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Abp. Aymond asks forgiveness for church’s sins

 
Archbishop Gregory Aymond opened the Mass for Divine Mercy Sunday – the first Sunday after Easter – by being grateful for St. Faustina and God’s mercy, asking forgiveness for the failures and sins of the Catholic Church and praying for healing of those who have been injured by the church.

 
Echoing Pope Francis’ response to reporters to the question of who he was, Archbishop Aymond told those gathered for the Mass of Divine Mercy during this Jubilee Year of Mercy, “You and I come before the Lord and we say, ‘I am a sinner.’”
“As we do so,” the archbishop continued, “the Lord God asks us to accept from him the gift of mercy and forgiveness, to be assured that we are indeed forgiven. But he also calls that we forgive ourselves ... to let go of the burdens of the past.”

Show mercy to others
Once Divine Mercy is accepted, he said, one also must adopt a forgiving heart and show mercy to others.

The church is the people of God who, Archbishop Aymond said, can be both holy and sinful, singling out leaders of the church who have sinned.

He knelt before the image of Divine Mercy and asked for God’s mercy on behalf of the church, “especially (for) those times when our church leaders have been unfaithful to you and others. ... I will ask God to heal us, especially the leaders and also to heal those we have been hurt and to bring light into our darkness.”

Archbishop Aymond explicitly asked God’s mercy for the most evident sin in the church, in modern times – the sexual abuse of minors by clergy and also the cover-up of the abuse.

“For that today, in a very special way, we ask, ‘Lord have mercy. Lord have mercy. Lord have mercy.’”

Ritual of forgiveness
He asked the congregation to kneel for the “Ritual of Forgiveness and Resurrection.” In between each enumeration of a sin and an appeal to the Lord Jesus for mercy, the congregation sang, “Christ Be Our Light, Shine on Your Church Living Today.”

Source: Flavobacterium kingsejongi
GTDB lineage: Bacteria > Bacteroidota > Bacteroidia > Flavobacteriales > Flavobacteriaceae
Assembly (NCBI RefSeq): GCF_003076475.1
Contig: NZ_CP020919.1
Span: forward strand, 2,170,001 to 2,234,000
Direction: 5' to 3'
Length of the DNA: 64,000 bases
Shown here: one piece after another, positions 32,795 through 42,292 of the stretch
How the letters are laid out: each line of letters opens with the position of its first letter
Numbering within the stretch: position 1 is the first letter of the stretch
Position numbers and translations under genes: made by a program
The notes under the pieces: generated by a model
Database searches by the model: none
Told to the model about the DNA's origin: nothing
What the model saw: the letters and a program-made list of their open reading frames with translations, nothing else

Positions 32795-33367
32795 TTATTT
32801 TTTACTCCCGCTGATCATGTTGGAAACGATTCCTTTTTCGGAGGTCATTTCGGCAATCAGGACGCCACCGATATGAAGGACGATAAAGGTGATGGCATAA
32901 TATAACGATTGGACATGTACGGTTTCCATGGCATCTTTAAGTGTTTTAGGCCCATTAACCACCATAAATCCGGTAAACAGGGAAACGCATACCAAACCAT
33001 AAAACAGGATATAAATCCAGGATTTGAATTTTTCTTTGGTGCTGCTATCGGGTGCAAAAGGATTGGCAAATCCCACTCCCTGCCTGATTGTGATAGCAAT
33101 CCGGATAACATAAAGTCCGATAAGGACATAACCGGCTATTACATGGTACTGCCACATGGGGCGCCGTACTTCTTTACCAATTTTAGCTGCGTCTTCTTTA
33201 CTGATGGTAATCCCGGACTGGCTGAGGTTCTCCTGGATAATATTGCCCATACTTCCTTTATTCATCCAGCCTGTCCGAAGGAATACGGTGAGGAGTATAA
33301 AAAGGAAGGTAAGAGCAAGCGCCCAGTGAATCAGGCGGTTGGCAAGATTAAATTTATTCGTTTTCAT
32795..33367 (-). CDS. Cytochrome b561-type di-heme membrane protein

Archbishop Aymond petitioned God for forgiveness for those who have been hurt by the church, such as those who have been victimized through “sexual abuse of minors, racism, slavery, sexism and human trafficking.” He also cited judgmentalism, infighting and “unnecessary criticism that hurts people” as sins for which to ask forgiveness.

He begged forgiveness for “selfishness and dishonesty, our lack of care for the disabled, insensitivity to all we serve and not reaching out to those who feel excluded by language, culture race or sexual orientation.”

“Lord Jesus, please forgive us for not reaching out adequately to those who have had abortions, for not fostering a welcoming community in the church, our cynicism and ignorance of heart.

“Lord Jesus, we come before you and ask that you please forgive us for being closed-minded to the ideas of others, forgive us for the lack of respect of people, other Christian religions and people of other religions and especially our Jewish and Muslim brothers and sisters.

“Forgive us for not caring adequately for unwed mothers, the aged, the sick, the homeless on our streets, the addicted and for not being attentive to our environment, and not caring for prisoners. We beg you in your mercy to give us light.

“Lord Jesus, you have entrusted this world to us. You have called us to be your church, the people of God and to foster your kingdom ... For any way we have not fulfilled that dream of yours, we ask for your mercy.

“Lord Jesus, I beg for mercy in a particular way for myself and all leaders of the church who in any way have injured your people. Please forgive us, give us a new heart and a new spirit and heal the wounds we have created in your faithful people.”

Before the Divine Mercy Mass began, the sacrament of reconciliation was offered, the rosary was recited and the Divine Mercy chaplet was sung. During Mass, Archbishop Aymond blessed a replica of the image of the Divine Mercy that St. Faustina Kowalska, a Polish nun who was a Sister of Our Lady of Mercy in the 1930s, saw with rays of red and white emanating from his heart.

In her diary, St. Faustina recorded the Lord’s words to her about his mercy and asked her to spread this mercy worldwide using this image of him. “The pale ray stands for the water which makes souls righteous; the red ray stands for the blood which is the life of souls. These two rays issued forth from the depths of my most tender mercy at that time when my agonizing heart was opened by a lance on the cross. ... Fortunate is the one who will dwell in their shelter, for the just hand of God shall not lay hold of him.”

Pope John Paul II formally established the Divine Mercy feast as a decree on May 5, 2000. Divine Mercy Sunday “celebrates Christ rising from the dead and thereby bringing everlasting life to mankind, which is the ultimate act of God’s Divine Mercy.”

After Mass, many knelt before the altar to say prayers and venerate a relic of St. Faustina. Archbishop Aymond also blessed pictures of the Divine Mercy.

Christine Bordelon can be reached at This e-mail address is being protected from spambots. You need JavaScript enabled to view it. . 

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